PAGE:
How to Avoid Carbon Monoxide Poisoning
South Shore EMS responded to what sounded like a typical call: a patient having chest pains. When our team arrived on the scene last month, the carbon monoxide (CO) detectors attached to the EMT’s medical equipment bags sounded.
Weymouth firefighters confirmed levels in the patient’s home were above 400 parts per million, a life-threatening level. It was then evident that the patient’s symptoms were likely associated with carbon monoxide poisoning. Luckily, the patient and nine members of her family were evacuated from the home and treated at South Shore Hospital.
Carbon monoxide is a colorless, odorless gas that can be fatal if exposed to large amounts.
It is found in fumes produced any time you burn fuel – like in cars, stoves, fireplaces, or furnaces. When it builds up indoors, it becomes dangerous.
As we head into the cold winter months, the risk of rising CO levels in our homes increases, thanks to more frequent use of heating devices.
In order to keep yourself and your family safe, it is important to know the symptoms of carbon monoxide poisoning, and how to protect your loved ones.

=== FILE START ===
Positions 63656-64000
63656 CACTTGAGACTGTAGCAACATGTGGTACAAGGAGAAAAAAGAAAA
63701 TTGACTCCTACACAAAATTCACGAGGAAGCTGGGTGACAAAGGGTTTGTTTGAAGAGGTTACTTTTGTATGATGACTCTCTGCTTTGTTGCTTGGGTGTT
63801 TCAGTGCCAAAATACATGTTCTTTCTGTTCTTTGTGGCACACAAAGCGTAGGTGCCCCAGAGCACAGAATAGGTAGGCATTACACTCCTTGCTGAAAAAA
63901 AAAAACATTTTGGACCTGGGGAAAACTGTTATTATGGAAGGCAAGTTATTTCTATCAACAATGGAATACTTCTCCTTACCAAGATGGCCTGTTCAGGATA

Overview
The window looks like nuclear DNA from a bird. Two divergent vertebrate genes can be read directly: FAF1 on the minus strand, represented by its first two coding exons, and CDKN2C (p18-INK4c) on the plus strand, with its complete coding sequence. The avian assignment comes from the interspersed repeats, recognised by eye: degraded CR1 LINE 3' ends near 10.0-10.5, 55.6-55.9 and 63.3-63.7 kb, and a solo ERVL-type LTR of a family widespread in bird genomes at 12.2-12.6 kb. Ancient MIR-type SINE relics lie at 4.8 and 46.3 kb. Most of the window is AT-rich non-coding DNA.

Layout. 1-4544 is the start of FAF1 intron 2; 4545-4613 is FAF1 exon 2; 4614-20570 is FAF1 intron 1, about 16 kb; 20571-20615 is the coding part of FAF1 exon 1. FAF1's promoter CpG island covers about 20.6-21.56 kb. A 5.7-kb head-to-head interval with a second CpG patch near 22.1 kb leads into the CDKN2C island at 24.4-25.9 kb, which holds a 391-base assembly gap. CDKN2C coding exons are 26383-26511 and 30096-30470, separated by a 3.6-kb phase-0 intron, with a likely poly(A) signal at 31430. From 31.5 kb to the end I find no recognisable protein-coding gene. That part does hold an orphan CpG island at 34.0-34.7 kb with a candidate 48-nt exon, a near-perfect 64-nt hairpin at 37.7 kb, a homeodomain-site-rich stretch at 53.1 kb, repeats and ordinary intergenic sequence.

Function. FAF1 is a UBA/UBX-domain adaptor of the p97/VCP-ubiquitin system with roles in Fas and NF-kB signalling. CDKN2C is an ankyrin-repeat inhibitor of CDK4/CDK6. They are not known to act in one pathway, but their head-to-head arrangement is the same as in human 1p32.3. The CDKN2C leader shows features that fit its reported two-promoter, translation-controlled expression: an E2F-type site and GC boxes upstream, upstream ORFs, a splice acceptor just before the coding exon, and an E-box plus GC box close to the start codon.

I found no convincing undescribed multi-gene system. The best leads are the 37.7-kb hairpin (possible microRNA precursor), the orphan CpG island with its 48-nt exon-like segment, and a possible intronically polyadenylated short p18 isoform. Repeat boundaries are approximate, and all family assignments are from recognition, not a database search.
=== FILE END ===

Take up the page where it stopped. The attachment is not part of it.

What are the symptoms of carbon monoxide poisoning?
- Nausea and dizziness
- Headaches and fatigue
- Flu-like symptoms
Carbon monoxide poisons the body by removing oxygen in the blood stream, slowly suffocating victims. It can affect your ability to think clearly, and people who are sleeping at the time of exposure will likely not wake up.
If you think you or someone in your home may be experiencing carbon monoxide poisoning, don’t wait – call 911 immediately!
How can I protect myself and my family?
Make sure your home is equipped with a carbon monoxide detector on each floor.
If you are reading this and don’t have working detectors in your home, fix it now.
Don’t go to sleep tonight without installing working carbon monoxide detectors. If you can’t afford one, check in with your city or town. Weymouth residents can call the fire department’s fire prevention division for help getting a carbon monoxide detector.
Maintenance is important too. If your detectors run on batteries or plug into the wall with a backup battery, change the battery at least once a year. Be sure to replace your carbon monoxide alarms every five to seven years.
With a little prevention, you can keep your family safe this winter.
To learn more about South Shore EMS, visit our website.